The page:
There is clear evidence that the immune system plays an essential role in tumor defense. By determining tumor-infiltrating lymphocytes (TILs), the individual immunological response becomes more apparent and measurable. In breast cancer, high levels of TILs are associated with a more favorable clinical course. In this review, we describe how TILs are determined with emphasis on daily routine diagnostics. We further discuss their impact as a prognostic and predictive biomarker in the neoadjuvant and adjuvant therapy setting as well as in residual disease. We also discuss their potential future implications on further stratifying prognostic subgroups of breast cancer, thereby possibly influencing future therapy considerations.

In healthy individuals, the immune system is able to protect against transformed cells, a process that is called immunosurveillance [1]. Nevertheless, as malignant tumors become clinically apparent, the immunological defense is ineffective. Furthermore, treatment with immunosuppressive drugs increases the risk of developing malignant tumors such as lymphoma or non-melanoma skin cancer [2]. The interaction between immune system and cancer cells is called ‘cancer immunoediting' and consists of 3 phases [3]: (1) elimination: cancer cells are eliminated due to immunosurveillance; (2) equilibrium: the transformed cells persist but are kept in check by the immune system; and (3) escape: malignant cells escape the control and the tumor progresses. These processes are mainly regulated by leukocytes and cytokines.

In addition, there is increasing evidence that the immune system essentially contributes to the antitumor effects of cytotoxic regimens and antibody-based therapy. Chemotherapeutic agents such as anthracyclines and taxanes, which are part of the routine management of breast cancer, lead to immune response after cell death by release of factors that activate both innate and adaptive immune responses [4,5].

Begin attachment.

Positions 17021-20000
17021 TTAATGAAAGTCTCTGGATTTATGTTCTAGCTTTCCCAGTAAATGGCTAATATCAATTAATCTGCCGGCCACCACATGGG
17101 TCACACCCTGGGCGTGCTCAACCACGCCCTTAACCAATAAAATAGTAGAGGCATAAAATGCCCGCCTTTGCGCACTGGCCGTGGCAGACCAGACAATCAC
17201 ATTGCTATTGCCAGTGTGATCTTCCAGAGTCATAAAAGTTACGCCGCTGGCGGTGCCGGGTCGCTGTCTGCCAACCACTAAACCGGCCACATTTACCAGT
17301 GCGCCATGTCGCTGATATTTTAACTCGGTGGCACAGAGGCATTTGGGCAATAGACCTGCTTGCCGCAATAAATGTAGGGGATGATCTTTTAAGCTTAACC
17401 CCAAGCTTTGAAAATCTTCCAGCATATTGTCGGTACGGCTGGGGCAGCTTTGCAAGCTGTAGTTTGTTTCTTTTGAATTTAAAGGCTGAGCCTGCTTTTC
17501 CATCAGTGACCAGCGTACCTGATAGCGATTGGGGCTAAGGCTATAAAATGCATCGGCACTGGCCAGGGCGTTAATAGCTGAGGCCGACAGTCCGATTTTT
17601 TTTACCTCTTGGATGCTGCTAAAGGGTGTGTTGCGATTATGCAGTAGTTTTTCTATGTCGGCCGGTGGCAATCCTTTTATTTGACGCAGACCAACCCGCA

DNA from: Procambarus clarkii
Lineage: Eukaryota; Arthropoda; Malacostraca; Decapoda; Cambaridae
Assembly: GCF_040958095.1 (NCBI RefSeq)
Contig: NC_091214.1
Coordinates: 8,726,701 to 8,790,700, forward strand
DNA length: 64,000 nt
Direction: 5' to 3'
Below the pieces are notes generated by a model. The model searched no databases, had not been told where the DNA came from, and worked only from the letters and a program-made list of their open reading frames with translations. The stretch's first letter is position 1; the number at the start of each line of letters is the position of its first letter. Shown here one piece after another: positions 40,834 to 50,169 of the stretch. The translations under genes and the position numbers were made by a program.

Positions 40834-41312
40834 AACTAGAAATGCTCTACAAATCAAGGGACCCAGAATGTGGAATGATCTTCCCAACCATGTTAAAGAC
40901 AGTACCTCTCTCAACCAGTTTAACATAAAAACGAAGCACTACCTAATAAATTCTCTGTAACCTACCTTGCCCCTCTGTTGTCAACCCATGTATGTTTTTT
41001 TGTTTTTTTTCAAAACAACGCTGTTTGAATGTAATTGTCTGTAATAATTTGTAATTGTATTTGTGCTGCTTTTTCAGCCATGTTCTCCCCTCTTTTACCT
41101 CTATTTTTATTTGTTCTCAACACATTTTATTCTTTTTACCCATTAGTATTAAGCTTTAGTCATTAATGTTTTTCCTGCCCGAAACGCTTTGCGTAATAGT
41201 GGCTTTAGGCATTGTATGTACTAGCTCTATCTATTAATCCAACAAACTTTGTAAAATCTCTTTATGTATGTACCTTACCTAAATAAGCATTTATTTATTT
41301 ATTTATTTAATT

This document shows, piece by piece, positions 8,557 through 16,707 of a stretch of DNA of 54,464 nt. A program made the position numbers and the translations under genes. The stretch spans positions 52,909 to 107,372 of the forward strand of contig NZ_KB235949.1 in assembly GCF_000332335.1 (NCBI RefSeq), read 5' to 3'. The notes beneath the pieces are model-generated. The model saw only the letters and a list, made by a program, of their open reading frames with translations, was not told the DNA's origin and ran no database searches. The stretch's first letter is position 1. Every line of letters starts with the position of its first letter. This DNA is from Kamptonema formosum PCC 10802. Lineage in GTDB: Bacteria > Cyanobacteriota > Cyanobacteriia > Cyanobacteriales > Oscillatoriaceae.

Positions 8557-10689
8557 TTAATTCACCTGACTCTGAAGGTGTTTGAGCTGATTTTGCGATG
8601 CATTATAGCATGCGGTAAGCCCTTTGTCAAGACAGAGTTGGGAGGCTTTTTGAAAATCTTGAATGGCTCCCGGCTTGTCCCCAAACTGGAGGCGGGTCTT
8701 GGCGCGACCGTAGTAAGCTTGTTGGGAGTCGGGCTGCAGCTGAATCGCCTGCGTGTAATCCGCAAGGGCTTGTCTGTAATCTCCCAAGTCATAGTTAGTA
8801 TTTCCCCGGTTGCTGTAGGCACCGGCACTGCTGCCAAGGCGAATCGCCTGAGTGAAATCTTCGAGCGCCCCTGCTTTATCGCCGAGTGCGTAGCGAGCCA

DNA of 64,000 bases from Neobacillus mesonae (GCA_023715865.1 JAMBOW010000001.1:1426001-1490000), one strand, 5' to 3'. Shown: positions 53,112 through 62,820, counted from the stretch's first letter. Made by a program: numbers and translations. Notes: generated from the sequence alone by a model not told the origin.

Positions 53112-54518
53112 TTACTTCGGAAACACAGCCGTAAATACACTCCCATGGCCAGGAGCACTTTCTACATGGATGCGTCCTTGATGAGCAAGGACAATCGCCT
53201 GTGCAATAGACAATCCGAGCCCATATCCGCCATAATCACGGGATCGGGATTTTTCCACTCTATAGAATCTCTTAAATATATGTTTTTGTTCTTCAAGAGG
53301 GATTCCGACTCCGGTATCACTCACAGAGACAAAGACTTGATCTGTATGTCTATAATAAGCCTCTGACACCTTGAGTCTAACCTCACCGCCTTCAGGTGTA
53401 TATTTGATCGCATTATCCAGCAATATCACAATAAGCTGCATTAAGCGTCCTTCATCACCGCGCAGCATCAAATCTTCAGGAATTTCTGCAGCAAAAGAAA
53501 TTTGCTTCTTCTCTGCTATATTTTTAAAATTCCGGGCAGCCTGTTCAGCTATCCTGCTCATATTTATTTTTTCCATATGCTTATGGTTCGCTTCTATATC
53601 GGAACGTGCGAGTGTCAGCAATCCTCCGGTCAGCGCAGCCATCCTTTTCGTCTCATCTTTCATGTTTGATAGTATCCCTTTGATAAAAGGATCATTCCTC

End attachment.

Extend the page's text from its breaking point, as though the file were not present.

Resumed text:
Trastuzumab is a monoclonal antibody that blocks the human epidermal growth factor receptor 2 (HER2) in HER2-positive breast cancer by binding to the extracellular domain. Therefore, it prevents homo- and heterodimerization of the receptor and inhibits the downstream signals [6]. Besides that, preclinical models strongly suggest an additional, immune-mediated effect by antibody-dependent cellular cytotoxicity (ADCC). Antibody-tumor cell binding activates immune effector cells to eliminate the antigen-expressing cells [7]. This is further supported by the fact that the trastuzumab effect is significantly reduced in B or T cell-deficient mice, followed by a rapid tumor relapse [8].

This overview is not meant to be exhaustive; it should rather demonstrate the strong interaction between immune system, cancer cells and conventional therapeutic strategies. Consequently, the question arises of whether some therapies need an activated immune system to work or if they work better in patients with an already activated immune system.

Tumor-infiltrating lymphocytes (TILs) are a specific histological feature of various cancers and are believed to reflect an individual immunological tumor response. In contrast to malignant melanoma, breast cancer has not been traditionally considered as immunogenic [9]. However, some time ago breast carcinomas with a dense lymphocytic infiltrate were described as a subgroup of medullary carcinoma [10]. These carcinomas exhibit additional histological characteristics such as syncytial growth pattern and pushing borders. Although typically poorly differentiated, they tend to have a relatively favorable prognosis compared to grade-matched invasive carcinomas of no special type (NST) [11]. It is proposed that this is related to the lymphocytic infiltrate.